Sajid Javid – 2022 Statement on Health and Social Care

The statement made by Sajid Javid, the Secretary of State for Health and Social Care, in the House of Commons on 13 June 2022.

I would like to inform the House that the final version of “Data saves lives: reshaping health and social care with data” has been published today. It builds on the groundbreaking use of data during the pandemic and sets out ambitious plans to harness the potential of data in health and care, while maintaining the highest standards of privacy and ethics.

When facing this country’s greatest public health emergency for generations, one of the most effective tools at our disposal has been the power of data. Now, as we look to live with covid, we must apply those same tools as we tackle the most pressing challenges facing the country including elective recovery and integration of health and social care.

Earlier this year, I made a speech setting out my four priorities for reform in health; prevention, personalisation, performance and people. We cannot deliver the change we need to see, and our 10 year plans for cancer, dementia and mental health, unless we embrace the opportunities from data-driven technologies. Last week, Sir Gordon Messenger and Dame Linda Pollard published their review into leadership of health and social care, and I accepted their recommendations in full. Today’s data strategy is the next step in our plans to modernise the NHS.

This strategy shows how we will use data to bring benefits to all parts of health and social care; from patients and care users, to staff on the front line, to the pioneers driving the most cutting-edge research.

It is backed by a series of concrete commitments, including investing in secure data environments to power research into new treatments, using technology to allow staff to spend more quality time with patients, and giving people better access to their own data through shared care records and the NHS app. The strategy will support NHS providers to tackle the covid backlog, providing them with the means to monitor and optimise capacity through improved data sharing and the development of advanced analytics. This is all on top of the huge investment that we have already made; for instance investing £200 million in our data for research and development programme.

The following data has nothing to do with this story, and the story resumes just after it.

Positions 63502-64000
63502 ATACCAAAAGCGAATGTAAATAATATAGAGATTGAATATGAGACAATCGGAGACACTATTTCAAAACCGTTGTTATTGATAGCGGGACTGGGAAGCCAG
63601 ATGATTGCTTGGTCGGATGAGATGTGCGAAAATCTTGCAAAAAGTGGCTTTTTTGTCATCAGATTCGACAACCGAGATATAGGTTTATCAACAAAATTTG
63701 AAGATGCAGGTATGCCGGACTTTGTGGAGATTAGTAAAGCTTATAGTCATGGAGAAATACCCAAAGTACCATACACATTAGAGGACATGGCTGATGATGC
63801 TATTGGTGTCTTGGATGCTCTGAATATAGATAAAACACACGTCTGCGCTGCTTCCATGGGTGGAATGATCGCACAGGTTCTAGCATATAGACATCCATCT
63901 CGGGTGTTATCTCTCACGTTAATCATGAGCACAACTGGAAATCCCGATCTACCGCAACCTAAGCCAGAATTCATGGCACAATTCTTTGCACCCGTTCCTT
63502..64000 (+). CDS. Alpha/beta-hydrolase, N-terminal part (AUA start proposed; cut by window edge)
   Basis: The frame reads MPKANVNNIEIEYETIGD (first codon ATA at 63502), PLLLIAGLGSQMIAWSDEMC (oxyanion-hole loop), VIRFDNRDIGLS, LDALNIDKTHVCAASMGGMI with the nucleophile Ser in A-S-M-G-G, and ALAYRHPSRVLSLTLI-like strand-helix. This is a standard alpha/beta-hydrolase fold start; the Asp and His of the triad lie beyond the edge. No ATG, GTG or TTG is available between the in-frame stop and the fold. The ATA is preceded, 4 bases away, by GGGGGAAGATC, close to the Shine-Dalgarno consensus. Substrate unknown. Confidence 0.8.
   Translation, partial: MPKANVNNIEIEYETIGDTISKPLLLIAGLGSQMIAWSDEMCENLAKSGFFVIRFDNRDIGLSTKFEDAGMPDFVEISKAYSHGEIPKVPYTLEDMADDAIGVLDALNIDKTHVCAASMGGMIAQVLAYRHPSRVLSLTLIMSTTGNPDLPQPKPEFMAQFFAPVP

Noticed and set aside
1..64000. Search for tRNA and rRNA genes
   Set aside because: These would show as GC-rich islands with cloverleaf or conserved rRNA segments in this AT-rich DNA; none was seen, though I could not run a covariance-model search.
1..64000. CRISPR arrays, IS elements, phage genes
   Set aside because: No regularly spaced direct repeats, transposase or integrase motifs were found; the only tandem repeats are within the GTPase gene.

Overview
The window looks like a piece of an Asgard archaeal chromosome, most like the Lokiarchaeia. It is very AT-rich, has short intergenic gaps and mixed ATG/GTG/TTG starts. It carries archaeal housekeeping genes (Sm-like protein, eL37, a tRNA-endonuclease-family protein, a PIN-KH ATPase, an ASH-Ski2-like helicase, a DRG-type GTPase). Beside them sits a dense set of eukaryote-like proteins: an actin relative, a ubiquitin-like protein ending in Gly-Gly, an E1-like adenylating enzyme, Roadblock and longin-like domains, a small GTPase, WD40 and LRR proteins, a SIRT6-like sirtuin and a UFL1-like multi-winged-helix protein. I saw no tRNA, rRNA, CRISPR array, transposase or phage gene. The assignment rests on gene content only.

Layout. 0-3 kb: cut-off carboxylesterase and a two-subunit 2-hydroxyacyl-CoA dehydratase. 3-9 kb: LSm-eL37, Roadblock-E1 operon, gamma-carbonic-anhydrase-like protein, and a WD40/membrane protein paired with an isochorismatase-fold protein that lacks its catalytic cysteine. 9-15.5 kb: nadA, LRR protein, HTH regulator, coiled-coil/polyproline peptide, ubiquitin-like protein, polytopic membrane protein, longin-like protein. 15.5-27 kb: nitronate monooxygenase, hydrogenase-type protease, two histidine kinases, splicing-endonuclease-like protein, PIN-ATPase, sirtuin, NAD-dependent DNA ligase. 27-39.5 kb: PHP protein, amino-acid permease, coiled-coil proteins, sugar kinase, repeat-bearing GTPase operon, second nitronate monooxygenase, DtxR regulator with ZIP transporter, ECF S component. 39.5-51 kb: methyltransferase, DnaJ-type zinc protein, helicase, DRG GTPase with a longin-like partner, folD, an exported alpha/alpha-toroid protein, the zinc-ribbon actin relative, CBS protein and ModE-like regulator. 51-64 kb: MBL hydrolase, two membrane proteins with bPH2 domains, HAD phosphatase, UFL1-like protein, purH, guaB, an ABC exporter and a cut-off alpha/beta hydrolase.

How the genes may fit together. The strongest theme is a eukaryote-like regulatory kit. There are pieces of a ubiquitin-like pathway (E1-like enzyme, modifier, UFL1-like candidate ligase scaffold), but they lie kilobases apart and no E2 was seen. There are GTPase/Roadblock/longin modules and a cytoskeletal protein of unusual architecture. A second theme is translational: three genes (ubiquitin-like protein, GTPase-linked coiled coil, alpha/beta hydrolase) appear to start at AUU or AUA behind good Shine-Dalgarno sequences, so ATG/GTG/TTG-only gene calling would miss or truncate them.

It is vital that, as we deliver these benefits, we work in a way that maintains the high level of public trust in how the NHS uses health and care data. That means maintaining the highest standards of privacy and ethics, investing in secure data environments and cyber security, involving the public in decisions about how data is used in the future, listening and responding to their views and concerns.

We published a draft of this strategy in June 2021, and I would like to thank the hundreds of people and organisations who provided feedback which was invaluable in shaping this final version of our strategy for the future.

I would also like to thank Dr Ben Goldacre for his work on the Goldacre Report, which was published in April, and made a compelling case for how data can drive innovation and improve healthcare. I fully support his recommendations and this strategy shows how we will take them forward.

I will deposit a copy of the draft strategy in both Libraries.